Suppose that in five years, the bus authority will replace current buses with luxury Mercedes buses. It is possible that a rider chooses not to ride the bus until the desired new models are provided.

If a rider wants to ride today at 5, he will likely be happy with the bus that shows up. The upgrade bus that arrives in the future is of no help for riding today. And, there is no guarantee that the new buses will ever be purchased.

If you find a guitar that you are happy with today, it's absolutely fine to buy it and make good music. A bird in the hand . . .

However, there is also wisdom in saving for a special guitar. You can do that anytime.
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Trust your own opinion of a guitar or amp. Form your opinion from what you value. Your need, preference, circumstance, experience, and opportunity are the most important factors.
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randyc



Joined: 14 Sep 2006
Posts: 407
Location: Eureka, CA

PostPosted: Tue Dec 01, 2009 12:19 am    Post subject: Reply with quote

Secret2goodtoneispractice wrote:
...In this scenario, using a guitar is like riding a bus. If you need to ride the bus today at 5, you take the bus that shows up. It takes you to your desired destination.

Suppose that in five years, the bus authority will replace current buses with luxury Mercedes buses. It is possible that a rider chooses not to ride the bus until the desired new models are provided.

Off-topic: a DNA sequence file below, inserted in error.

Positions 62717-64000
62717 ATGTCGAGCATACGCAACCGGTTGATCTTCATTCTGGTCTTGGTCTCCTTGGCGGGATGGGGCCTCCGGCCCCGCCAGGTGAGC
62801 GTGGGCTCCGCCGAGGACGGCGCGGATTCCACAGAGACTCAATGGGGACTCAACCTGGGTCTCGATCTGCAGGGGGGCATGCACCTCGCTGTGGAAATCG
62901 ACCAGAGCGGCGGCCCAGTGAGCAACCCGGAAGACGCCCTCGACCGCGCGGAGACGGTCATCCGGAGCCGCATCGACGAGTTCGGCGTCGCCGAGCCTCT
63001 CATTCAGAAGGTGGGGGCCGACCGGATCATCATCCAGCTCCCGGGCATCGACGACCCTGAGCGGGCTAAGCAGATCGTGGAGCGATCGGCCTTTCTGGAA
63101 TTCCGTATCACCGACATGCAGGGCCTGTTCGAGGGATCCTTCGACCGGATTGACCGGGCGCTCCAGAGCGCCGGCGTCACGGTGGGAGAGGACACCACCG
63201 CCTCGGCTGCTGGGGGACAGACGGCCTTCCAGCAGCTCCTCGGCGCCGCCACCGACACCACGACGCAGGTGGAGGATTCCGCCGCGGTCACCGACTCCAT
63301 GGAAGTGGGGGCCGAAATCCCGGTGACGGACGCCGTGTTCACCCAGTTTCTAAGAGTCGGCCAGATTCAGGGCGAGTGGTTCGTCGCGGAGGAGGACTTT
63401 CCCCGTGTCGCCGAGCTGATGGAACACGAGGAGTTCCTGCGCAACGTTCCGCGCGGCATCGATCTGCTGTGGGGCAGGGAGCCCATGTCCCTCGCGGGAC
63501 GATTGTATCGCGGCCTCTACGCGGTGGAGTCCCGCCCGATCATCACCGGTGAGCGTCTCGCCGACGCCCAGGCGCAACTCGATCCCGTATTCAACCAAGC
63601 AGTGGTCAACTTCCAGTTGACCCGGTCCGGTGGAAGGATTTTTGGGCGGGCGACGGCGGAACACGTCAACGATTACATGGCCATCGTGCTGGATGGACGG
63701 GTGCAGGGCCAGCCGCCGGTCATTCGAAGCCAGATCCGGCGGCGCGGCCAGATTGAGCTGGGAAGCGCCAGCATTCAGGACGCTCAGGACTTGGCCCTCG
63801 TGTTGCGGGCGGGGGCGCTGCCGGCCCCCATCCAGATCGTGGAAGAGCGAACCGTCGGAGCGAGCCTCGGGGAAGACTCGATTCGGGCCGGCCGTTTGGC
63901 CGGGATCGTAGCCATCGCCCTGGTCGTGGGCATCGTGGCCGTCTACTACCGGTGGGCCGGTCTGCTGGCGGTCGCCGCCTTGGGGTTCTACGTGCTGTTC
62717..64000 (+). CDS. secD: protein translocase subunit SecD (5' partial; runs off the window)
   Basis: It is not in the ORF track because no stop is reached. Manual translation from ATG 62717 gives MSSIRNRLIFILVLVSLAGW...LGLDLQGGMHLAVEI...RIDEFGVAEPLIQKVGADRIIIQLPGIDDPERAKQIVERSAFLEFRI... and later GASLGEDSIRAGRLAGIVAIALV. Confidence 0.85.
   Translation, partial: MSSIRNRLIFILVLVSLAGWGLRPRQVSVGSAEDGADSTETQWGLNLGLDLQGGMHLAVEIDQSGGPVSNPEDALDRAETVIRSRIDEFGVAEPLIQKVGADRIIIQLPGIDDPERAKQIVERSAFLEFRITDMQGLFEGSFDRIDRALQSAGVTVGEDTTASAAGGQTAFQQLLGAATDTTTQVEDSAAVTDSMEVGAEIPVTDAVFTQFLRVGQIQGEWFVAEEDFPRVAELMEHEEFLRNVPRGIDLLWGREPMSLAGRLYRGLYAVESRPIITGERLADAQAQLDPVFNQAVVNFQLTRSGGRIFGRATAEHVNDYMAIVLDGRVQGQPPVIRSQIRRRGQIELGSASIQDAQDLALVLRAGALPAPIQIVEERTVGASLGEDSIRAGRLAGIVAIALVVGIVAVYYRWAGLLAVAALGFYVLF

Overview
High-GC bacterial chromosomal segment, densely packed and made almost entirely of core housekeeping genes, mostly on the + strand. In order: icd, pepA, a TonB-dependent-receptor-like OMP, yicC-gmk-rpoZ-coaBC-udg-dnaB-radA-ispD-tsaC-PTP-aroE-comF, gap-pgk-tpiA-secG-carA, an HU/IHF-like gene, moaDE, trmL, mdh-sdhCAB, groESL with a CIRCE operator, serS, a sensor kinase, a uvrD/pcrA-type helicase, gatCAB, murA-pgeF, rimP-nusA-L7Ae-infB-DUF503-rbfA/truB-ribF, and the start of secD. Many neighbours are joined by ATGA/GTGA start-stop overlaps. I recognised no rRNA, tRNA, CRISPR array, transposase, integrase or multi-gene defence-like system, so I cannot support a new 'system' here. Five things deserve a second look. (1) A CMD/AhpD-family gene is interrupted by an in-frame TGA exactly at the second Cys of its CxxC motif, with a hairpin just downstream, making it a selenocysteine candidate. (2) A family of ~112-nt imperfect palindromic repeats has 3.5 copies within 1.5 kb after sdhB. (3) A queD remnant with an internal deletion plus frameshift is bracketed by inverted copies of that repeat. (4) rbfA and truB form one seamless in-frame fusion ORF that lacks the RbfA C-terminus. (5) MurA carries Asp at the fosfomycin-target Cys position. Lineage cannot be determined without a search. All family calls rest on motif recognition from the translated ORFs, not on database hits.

If a rider wants to ride today at 5, he will likely be happy with the bus that shows up. The upgrade bus that arrives in the future is of no help for riding today. And, there is no guarantee that the new buses will ever be purchased...


Perhaps you missed the part where the OP said that he already owned a guitar ? Taking this into consideration you'd have to add a sentence to your analogy, maybe something like this: "the rider continues to make his normal, scheduled journeys on the Number Nine bus while waiting for the luxury buses to become available". Of course, if you made that modification, the point would be .... well, sort of pointless Smile

No soup for you today.
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sunflower



Joined: 09 Mar 2007
Posts: 581

PostPosted: Tue Dec 01, 2009 1:34 am    Post subject: Reply with quote

Quote:
now I am wondering: am I about to make a huge mistake or is anybody with me when I say I think of buying the 175.


Hi Matt,

If it plays good and sounds good , it is good
all guitars are individuals , and another
epi 175 will play and sound differently anyway

Jem
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Secret2goodtoneispractice



Joined: 21 Jan 2006
Posts: 271
Location: Spinning & shimmering aqueous sphere

PostPosted: Tue Dec 01, 2009 2:06 am    Post subject: Reply with quote

randyc wrote:
. . . No soup for you today.

Thank you for confirming the soup dispensation suspicion.
_________________
Beware of alliances that are formed by dividing relationships of others.
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Trust your own opinion of a guitar or amp. Form your opinion from what you value. Your need, preference, circumstance, experience, and opportunity are the most important factors.
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randyc



Joined: 14 Sep 2006
Posts: 407
Location: Eureka, CA

PostPosted: Tue Dec 01, 2009 2:45 am    Post subject: Reply with quote

Secret2goodtoneispractice wrote:
randyc wrote:
. . . No soup for you today.

Thank you for confirming the soup dispensation suspicion.


LOL, I note the consistency of your responses: you dispute only those of my statements involving "opinion" rather than knowledge, that's a pretty safe position. Nevertheless, it's flattering to have my words monitored so closely, thank you Smile